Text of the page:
Ayurvedic Wisdom

The Essence of Ayurvedic Nutrition

Ayruvedic mastermind Christina Mauracher explains the philosophy that underpins Ayurvedic nutrition and how Holistic Ayurveda helps us to integrate its principles into our western way of life.

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What, in essence, is the Ayurvedic diet?

Ayurveda distinguishes six flavours – sweet, sour, salty, pungent (spicy), astringent and bitter – which are generated by a food’s dominant element and that have aggravating or pacifying effects on the person, depending on their dominant Dosha. An Ayurvedic diet boosts your Ojas – or essence of vitality – which strengthens the body’s defences and vital functions. Metabolism and digestion are also important for a strong Ojas. This is where the Panchakarma and Rasayana treatment programmes can be extremely helpful.

Why is Ayurvedic nutrition vegetarian?

Ayurveda accepts meat as food and even recommends it as therapy for people who need physical and mental stamina, or who are convalescing after prolonged illness. The guidelines are that you should choose quality over quantity, paying attention to welfare standards. Fish and poultry are preferable.

What does Ayurveda say about sugar and carbohydrates?

Carbohydrates, which are central to the Ayurvedic diet, are converted into sugars as soon as you start to chew. These sugars are polysaccharides, which consist of several complex sugar chains and, together with amino acids and fats, are vital to all physical functions and many mental functions. However, refined sugar and white flour are not part of this group, so you should avoid them and opt instead for whole carbohydrates such as wholegrain flour.

Why is it important to follow a Dosha-appropriate diet?

We are each born with different constitutions or Doshas. The individuality of the Doshas is determined by the elements. Vata, for instance, is dominated by the element of air, while fire dominates Pitta and Kapha is controlled by water.

According to Ayurvedic teachings, good health requires the Doshas to be in balance. This equilibrium is affected by our diet and lifestyle, and the foods we eat are also each dominated by the elements. Sweet foods (carbohydrates) are associated with the elements of earth and water, sour foods with the elements of fire and earth, and so on.

A balanced, Dosha-appropriate meal should therefore contain opposing elements. Broccoli soup, for example, is bitter, astringent and sweet. Adding spices make it hot and salty.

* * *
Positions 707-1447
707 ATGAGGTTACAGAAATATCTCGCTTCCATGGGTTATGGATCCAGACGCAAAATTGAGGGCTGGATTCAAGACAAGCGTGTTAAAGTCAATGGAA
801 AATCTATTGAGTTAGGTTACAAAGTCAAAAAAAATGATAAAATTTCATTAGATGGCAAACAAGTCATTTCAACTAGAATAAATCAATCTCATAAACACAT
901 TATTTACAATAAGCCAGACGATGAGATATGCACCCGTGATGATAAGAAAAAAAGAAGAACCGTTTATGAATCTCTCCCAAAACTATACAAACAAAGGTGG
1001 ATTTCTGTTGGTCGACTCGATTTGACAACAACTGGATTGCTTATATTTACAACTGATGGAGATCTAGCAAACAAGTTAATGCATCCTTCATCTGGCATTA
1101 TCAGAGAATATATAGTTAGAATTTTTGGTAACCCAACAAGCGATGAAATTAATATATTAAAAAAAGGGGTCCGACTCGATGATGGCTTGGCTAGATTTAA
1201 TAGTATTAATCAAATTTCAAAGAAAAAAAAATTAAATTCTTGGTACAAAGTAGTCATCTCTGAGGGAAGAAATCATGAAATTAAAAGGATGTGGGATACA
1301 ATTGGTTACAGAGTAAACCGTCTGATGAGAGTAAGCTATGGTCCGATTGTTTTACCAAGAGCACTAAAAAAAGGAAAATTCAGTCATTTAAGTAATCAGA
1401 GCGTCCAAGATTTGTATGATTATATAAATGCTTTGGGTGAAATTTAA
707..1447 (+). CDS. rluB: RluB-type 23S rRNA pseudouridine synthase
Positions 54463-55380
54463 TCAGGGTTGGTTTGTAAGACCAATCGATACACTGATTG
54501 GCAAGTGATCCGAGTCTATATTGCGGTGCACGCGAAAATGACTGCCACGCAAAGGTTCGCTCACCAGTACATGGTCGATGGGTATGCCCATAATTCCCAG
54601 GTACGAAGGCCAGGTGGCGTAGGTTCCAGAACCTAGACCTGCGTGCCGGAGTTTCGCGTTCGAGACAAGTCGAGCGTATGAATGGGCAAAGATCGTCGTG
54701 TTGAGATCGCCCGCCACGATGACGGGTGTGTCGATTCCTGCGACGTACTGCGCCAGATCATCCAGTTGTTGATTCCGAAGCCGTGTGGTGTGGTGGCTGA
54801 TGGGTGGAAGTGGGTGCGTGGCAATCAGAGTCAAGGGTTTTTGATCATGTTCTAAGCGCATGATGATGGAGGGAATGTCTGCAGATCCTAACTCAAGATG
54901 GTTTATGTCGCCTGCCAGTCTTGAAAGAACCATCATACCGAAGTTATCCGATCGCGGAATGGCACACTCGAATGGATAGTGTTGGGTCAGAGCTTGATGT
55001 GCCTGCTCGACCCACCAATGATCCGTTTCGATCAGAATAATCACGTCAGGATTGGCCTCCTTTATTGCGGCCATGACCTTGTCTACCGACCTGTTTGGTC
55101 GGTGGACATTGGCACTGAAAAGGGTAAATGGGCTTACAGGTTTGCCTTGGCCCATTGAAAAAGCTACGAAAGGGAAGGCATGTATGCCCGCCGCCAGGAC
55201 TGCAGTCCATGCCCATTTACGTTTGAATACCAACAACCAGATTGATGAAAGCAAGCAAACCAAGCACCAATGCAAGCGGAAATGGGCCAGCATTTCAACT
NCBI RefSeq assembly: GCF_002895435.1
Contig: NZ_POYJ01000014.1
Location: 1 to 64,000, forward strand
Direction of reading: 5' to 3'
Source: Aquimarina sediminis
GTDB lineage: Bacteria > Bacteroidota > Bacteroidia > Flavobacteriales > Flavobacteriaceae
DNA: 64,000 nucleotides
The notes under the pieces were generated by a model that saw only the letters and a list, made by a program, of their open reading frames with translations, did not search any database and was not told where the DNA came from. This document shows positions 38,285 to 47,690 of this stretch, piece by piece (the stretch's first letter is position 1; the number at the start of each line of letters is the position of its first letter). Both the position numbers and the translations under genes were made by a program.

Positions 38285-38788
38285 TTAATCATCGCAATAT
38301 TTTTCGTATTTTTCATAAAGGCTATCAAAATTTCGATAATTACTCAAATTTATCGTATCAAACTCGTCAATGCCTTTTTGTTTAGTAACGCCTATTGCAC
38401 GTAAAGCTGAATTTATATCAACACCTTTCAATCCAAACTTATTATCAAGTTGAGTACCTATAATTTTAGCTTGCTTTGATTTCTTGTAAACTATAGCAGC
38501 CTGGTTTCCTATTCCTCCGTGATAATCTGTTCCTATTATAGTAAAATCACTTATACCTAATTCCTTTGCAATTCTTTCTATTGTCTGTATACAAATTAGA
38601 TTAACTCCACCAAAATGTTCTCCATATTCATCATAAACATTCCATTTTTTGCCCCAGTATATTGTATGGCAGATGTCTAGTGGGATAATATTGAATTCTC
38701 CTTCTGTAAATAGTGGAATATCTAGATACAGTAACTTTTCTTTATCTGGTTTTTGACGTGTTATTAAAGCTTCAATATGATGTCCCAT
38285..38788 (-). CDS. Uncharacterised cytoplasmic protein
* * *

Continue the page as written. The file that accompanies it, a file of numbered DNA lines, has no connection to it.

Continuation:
How do we integrate Ayurvedic nutrition into our lifestyle – and why is it so difficult to change our eating patterns?

The first step is to get to grips with basic Ayurvedic principles and implement them at every level of our lives, including nutrition, ensuring that everything we do works with our constitutional type. When you live in line with Ayurveda principles, health and happiness can be achieved through lifestyle and nutrition. It’s up to us to make the right decisions. Our intuition tells us what is good for us and what is not, and it is up to us whether we choose to ignore or heed our inner voice. To change our eating habits, we first need to arrive at this insight before embarking on a thorough study of nutrition.

What do Ayurvedic practitioners make of the emotional aspect of eating?

We again refer to Ojas, the primal life force. By aligning our diet along Ayurvedic principles, we can attain the best possible Ojas. The results are enhanced zest for life, improved sex drive, and deep emotional and psychological contentment. A balanced intake of the six tastes brings about positive feelings, while an unbalanced intake has a negative effect on body and mind.

From the Ayurvedic Kitchen: Kitchari
2 tbsp ghee
100g quinoa
100g red lentils
100g bulgur
100g basmati rice
2 carrots
1 parsnip
At least 2l water or vegetable stock
1 tbsp each coriander, cumin, turmeric and black pepper
3-5 curry leaves
  • Grind the spices and sauté them gently in ghee.
  • Rinse the grains and lentils with cold water, add them to the pan and fry briefly.
  • Add water or vegetable stock.
  • Add the chopped vegetables.
  • Simmer, stirring occasionally.
  • If needed, season with salt and pepper and garnish with chopped herbs before serving.
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nimble, quick, light, cold, subtle, rough, dry, not viscous

Vata is life force itself and, so, is the most powerful of the bioenergies. Vata is located in the bladder, the large intestine, the legs, the head, the chest, the throat, the stomach, the navel, the heart and the circulatory system. When Vata is out of balance, disorders are quick to follow. It controls the processes of movement, emotions, nourishment (eating, drinking and breathing), retention and elimination, preservation of bodily tissues as well as sensual and mental activity.


hot, spicy, sour, penetrating, light, mildly oily, piercing/sharp

Pitta, located in the lower third of the stomach, the duodenum, the navel, the blood, the eye, the skin, the liver, the heart, the head and the spleen, is mostly determined by the element of fire. Pitta regulates the metabolism and controls the digestive system, body temperature, skin pigmentation and the intellect. A person’s emotional expression and presence are also regulated by Pitta.

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Ayurveda Resort Mandira Bad Waltersdorf

heavy, greasy, slow, robust, smooth, firm, sluggish, gross

Kapha ensures cohesion and stability in the body. The seat of Kapha is in the head, the chest, the stomach, the tongue, the mouth and in the joints. It is responsible for growth and regeneration, for strength, stability, body weight, the skin’s radiance and the body’s ‘lubrication’.